2020 Volume 66 Issue 1 Pages 3-28
This article is an English-language review of Olympic studies. Much of the literature on the Olympics discussed in this paper can be positioned as a sub-discipline within mega-events studies. Urban sociology and geography have contributed immensely to this field, which originated within interdisciplinary tourism studies. Because of the complex characteristics of an enormous event that is the Olympic Games, this paper deals with a variety of research fields. The purpose of this paper is to explore of the wider geographical theme of urban studies from the perspective of Olympic studies.
In the third section, the author provides an overview of Olympic studies literature, categorizing these into those that focus on the following topics: economical, touristic, physical, socio-cultural, psychological and political, which can be found in early mega-events studies. In the fourth section, the author places literature treating geographical themes under the following categories: Olympic cities, global competition between cities, urban (re)development, environment and sustainability, legacy, and citizen engagement.
In the 1990s, research by urban sociologists extracted the urban theme from mega-events studies. From around 2000, Olympic studies by geographers has led geographical studies that were broadly concerned with the Olympics by overviewing the plans of previous host cities and since that time, the Olympic studies on geographical themes have flourished. Although the modern Olympic Games were of an international nature from the beginning, bidding to host the Olympics has become a global competition between cities around the world, and Olympic-related development has practiced a public-private partnership (PPP) under a neo-liberal urban policy.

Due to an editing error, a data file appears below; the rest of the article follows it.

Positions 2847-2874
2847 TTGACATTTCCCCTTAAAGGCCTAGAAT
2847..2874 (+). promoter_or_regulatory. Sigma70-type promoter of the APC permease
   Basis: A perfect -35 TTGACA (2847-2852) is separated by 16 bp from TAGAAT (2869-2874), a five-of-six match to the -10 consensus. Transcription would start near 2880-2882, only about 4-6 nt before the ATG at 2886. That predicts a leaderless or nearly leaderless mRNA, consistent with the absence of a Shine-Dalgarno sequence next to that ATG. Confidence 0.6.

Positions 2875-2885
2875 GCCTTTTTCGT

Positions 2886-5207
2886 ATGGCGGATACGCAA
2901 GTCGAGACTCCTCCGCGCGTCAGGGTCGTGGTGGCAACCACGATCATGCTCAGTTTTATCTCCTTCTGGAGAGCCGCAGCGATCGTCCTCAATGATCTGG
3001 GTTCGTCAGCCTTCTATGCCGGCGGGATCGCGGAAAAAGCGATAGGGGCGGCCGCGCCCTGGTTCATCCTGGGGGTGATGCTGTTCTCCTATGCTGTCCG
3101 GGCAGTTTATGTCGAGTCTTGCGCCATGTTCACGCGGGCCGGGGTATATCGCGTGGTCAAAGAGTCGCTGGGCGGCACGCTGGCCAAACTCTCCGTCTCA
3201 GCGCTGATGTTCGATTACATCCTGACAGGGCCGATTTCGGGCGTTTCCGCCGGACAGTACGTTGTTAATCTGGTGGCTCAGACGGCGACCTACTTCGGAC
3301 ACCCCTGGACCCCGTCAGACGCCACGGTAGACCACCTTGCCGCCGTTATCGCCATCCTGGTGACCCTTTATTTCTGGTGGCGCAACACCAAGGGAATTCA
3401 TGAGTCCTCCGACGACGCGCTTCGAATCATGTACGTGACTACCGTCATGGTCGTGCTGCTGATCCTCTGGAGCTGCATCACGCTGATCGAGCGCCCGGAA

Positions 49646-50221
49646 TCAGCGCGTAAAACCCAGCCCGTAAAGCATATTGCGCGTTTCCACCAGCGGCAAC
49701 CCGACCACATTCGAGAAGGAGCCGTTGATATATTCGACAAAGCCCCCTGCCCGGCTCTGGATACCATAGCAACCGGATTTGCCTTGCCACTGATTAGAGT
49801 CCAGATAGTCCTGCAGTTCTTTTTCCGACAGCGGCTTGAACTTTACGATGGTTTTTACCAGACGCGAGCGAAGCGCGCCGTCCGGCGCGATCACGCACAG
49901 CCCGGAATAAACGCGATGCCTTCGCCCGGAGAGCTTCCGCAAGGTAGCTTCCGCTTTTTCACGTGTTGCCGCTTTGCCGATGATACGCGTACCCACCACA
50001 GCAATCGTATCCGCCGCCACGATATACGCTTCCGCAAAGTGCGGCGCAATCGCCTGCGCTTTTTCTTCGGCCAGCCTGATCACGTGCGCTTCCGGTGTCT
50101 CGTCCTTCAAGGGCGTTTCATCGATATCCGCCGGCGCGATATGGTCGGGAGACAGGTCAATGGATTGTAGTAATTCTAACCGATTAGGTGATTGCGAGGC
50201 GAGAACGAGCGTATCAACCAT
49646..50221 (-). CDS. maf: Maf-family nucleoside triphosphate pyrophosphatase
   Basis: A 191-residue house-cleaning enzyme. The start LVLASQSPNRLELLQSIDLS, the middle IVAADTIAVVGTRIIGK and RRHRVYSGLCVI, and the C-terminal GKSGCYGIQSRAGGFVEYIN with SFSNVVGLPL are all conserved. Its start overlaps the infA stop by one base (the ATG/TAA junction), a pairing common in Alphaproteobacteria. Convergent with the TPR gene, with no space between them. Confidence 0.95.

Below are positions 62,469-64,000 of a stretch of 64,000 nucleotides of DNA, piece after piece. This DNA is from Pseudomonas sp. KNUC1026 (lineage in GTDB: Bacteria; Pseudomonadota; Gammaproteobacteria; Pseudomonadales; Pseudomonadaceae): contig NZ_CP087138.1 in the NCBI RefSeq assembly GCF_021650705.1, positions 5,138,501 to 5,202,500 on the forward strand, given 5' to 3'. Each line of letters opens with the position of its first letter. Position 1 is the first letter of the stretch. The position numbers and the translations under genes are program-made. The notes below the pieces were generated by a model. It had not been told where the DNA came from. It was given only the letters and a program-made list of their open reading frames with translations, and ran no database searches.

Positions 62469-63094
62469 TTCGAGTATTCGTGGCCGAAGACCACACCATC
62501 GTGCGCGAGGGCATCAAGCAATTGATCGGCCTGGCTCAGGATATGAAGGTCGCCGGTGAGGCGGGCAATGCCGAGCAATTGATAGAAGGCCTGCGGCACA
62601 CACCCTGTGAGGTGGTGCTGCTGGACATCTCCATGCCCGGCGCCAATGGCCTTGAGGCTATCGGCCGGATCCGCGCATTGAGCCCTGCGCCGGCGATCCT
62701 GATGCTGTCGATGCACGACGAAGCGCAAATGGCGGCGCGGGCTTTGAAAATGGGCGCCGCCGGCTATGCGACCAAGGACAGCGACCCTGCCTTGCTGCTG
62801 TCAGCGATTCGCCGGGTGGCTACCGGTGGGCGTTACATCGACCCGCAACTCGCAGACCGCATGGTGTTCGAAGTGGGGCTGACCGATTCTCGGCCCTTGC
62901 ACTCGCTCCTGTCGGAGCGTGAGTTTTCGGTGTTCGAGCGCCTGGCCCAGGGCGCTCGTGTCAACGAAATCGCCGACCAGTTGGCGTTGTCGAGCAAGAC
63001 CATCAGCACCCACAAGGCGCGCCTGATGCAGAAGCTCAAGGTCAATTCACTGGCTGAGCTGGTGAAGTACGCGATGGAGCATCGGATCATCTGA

The International Olympic Committee (IOC) has advocated for environmental issues and sustainability in its “Agenda 21” in a manner consonant with the trend of international public discourse. The IOC's claims concern issues of human rights and residence rights. By stressing the concept of “legacy,” the IOC requests that a host city's plans make use of existing venues in order to avoid problems that have arisen in past Games. However, the IOC's concept of sustainability was becoming a mere name, in preparations for the 2020 Games; human rights and environmental policy violations have occurred. In addition, there does not seem to be any room for accomplishing citizen engagement or participation in these Games. What is the future of the Olympics when it faces so many problems?